Lost in my thoughts, I nearly bump into a child and her muddied stick. A crash sounds. I look up to see the small girl bounce off the stand of dyed beads, causing them to roll right onto the ground. The seller glares at her, and the girl backs away with a sheepish grin. An enormous clatter cuts through the noisy bustle. The wooden counter topples over, and the girl has no choice but to dart back into the crowd, becoming invisible in a matter of moments.
The seller, an elderly woman, stares helplessly at the throng of people and tries to save whatever remains of her goods. I want to help but can’t. Anything that makes me stand out even in the slightest could end with my head on the chopping block. So I can only watch the beads and threads be trampled beneath the feet of unaware bargain hunters.
I’m so distracted by the chaos unraveling before me it takes a while to notice the sudden silence in the market. The shouts drop to whispers. The clatter of beads on the ground suddenly seems deafening.
I glance around at the sellers. They look down at their wares, at the dust on their shoes, everywhere except up. That’s when I see them.
Red Shields in their black and red uniforms walk purposefully through the aisles. One of them shouts something. The words “red hair” reach my ears. The man leading the group has scars marring his face, and I can’t help but wonder where I’ve seen him before.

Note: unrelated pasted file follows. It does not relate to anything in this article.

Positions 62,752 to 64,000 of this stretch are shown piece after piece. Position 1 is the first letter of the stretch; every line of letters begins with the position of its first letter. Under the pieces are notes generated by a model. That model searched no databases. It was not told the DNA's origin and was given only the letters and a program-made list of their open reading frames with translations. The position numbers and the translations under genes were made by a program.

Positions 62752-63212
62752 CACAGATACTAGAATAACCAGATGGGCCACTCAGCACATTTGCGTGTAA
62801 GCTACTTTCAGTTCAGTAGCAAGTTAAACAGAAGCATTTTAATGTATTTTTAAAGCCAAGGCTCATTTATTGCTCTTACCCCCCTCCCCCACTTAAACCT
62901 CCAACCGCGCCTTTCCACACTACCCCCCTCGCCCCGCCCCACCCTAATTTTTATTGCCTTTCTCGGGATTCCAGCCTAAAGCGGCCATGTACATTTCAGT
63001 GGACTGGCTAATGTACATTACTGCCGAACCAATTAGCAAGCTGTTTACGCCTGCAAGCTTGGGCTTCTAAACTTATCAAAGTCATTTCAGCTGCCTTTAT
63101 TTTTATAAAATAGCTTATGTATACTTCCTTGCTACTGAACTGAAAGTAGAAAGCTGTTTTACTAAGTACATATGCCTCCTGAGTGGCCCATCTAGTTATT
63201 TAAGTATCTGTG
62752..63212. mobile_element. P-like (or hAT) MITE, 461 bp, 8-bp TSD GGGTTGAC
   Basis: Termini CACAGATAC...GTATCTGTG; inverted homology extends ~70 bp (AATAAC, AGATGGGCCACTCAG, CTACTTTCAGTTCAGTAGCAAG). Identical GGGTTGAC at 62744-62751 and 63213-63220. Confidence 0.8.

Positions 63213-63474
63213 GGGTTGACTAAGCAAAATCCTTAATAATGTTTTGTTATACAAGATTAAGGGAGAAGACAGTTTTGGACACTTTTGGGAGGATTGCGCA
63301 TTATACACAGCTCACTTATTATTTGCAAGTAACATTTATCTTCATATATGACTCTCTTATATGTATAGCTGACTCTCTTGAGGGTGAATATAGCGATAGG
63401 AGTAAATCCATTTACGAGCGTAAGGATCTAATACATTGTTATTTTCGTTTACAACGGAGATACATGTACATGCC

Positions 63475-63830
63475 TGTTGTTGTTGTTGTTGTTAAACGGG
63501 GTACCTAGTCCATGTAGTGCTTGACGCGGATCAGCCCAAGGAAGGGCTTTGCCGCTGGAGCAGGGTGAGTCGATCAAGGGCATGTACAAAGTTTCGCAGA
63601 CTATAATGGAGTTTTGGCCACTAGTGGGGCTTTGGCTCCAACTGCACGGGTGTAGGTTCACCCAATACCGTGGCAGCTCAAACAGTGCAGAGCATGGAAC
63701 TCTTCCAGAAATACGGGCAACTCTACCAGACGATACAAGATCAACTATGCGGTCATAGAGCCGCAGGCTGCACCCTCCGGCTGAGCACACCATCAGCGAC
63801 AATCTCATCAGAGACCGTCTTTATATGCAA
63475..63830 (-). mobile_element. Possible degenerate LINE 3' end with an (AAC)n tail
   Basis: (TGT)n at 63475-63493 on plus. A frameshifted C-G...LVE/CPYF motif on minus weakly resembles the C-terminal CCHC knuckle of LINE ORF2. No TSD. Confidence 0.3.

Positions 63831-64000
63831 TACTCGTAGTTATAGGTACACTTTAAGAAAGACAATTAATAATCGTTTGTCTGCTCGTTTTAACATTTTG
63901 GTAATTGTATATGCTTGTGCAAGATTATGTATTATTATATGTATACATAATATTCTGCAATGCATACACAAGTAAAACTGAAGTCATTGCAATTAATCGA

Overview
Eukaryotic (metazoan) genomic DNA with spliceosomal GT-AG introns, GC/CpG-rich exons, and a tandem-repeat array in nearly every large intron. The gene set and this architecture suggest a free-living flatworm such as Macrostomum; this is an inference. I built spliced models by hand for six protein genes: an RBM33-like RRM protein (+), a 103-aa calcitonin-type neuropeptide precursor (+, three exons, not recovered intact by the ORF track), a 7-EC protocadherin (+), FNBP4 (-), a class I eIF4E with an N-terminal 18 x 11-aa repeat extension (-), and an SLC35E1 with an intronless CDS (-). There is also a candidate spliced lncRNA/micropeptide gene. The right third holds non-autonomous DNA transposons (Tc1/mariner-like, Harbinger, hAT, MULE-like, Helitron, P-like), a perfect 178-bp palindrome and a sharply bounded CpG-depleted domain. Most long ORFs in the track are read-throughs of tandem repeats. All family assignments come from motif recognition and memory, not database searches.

The press of people around me obscure my view, but the distinct design on the man’s lapel—the red, black, and white swirls that have been haunting my dreams for the last couple of weeks—is clearly visible: the Red Shield insignia. And not just any insignia—it’s plated with gold. He’s got authority within the Queen’s most elite guards.
Run. Every fiber of my being screams at me, but I remain frozen. Turning tail now will only make me look guilty. Still, I try to hide my face from them and put the hood of my cloak up, pretending to inspect a nearby stall of herbs.
But moments later, a hand clamps down on my shoulder, startling me.